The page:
8 Supervisor’s Tasks Communicate upwards & downwards honestly. Hold meetings only when necessary. Discipline effectively. 2-Minute Challenge Give praise & recognition liberally.

9 “ There are only two things people want more than sex and money – and that’s recognition and praise.” ~ Mary Kay Ash, founder of Mary Kay Cosmetics

10 Fair Labor Standards Act (FLSA)  Governed by the U.S. Department of Labor.  The basics of FLSA are four simple rules: 1. You must pay minimum wage ($7.25/Federal and $7.67/Florida) - pay higher rate. 2. You must pay premium pay (overtime) for hours worked over 40 in a workweek. 3. You must maintain an accurate record of hours worked. 4. You must observe limitations on the employment of minors under 18 years old.

11 F.L.S.A. Does making an employee salaried make them exempt from overtime? To qualify for exemption, employees generally must meet certain tests regarding their job duties and be paid on a salary basis at not less than $455 per week. Job titles do not determine exempt status. In order for an exemption to apply, an employee’s specific job duties and salary must meet all the requirements of the Department’s regulations.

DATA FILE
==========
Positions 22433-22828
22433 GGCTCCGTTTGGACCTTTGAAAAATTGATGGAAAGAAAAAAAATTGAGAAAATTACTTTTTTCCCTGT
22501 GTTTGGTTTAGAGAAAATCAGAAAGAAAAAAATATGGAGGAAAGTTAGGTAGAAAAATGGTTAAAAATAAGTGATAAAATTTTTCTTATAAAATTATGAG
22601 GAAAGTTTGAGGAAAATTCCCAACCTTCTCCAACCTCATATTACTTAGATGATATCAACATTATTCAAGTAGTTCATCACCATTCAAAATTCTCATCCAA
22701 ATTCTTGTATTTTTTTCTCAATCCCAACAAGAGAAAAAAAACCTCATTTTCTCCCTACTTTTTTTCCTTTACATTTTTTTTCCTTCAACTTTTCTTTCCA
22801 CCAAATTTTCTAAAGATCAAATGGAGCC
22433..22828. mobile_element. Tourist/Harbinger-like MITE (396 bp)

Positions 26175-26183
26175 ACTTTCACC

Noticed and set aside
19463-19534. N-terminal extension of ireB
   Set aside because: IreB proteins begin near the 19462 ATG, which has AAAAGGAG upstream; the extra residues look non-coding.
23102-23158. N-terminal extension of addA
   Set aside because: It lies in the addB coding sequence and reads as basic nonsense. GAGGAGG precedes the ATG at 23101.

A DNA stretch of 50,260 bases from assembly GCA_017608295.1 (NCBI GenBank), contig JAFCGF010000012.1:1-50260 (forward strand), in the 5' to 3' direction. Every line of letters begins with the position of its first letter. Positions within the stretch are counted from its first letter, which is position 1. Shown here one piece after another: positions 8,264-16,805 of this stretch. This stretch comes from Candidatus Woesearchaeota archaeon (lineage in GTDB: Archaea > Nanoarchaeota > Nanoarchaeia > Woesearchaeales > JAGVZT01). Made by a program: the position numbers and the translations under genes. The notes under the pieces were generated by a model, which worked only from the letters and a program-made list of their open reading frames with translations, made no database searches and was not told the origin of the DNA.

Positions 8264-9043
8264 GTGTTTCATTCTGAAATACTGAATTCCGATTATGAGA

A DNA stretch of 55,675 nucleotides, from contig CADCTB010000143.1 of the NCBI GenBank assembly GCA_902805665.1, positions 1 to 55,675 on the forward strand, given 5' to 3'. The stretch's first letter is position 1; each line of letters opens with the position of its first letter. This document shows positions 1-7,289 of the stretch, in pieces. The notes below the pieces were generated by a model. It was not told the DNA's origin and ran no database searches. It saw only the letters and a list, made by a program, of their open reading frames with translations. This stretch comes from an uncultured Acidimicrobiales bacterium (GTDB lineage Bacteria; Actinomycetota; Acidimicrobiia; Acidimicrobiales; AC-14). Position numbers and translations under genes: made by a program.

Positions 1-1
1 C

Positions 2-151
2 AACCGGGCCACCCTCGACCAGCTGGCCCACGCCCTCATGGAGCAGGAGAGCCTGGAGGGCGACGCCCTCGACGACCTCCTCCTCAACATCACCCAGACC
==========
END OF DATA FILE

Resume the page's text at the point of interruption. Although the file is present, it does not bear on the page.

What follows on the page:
12 Workweek The DOL defines workweek as “a period of 168 hours during 7 consecutive 24-hour periods. It may begin on any day of the week and at any hour of the day established by the employer. Generally for purposes of minimum wage and overtime payment, each workweek stands alone; there can be no averaging of two or more workweeks.” DEO: Friday through Thursday Consortium: Saturday through Friday

13 Hours Worked All employees must be paid for all hours worked in a workweek. Includes all time employee is on duty, on employer’s premises, or at other prescribed place of work, from the beginning of the first principal act of the work day to the last principal work activity of the workday. Any additional time the employee is allowed to work.

14 Working from Home For non-exempt employees:  Generally, this is discouraged at Workforce Alliance.  Don’t authorize for regular work.  For special projects only.  Must be pre-approved by management.  Make sure employee is paid for all hours worked at home.

15 F.L.S.A. Risks  Back pay  Liquidated damages  Civil money penalties  Injunctions  Attorneys’ fees  Criminal penalties  Time and trouble  Reputation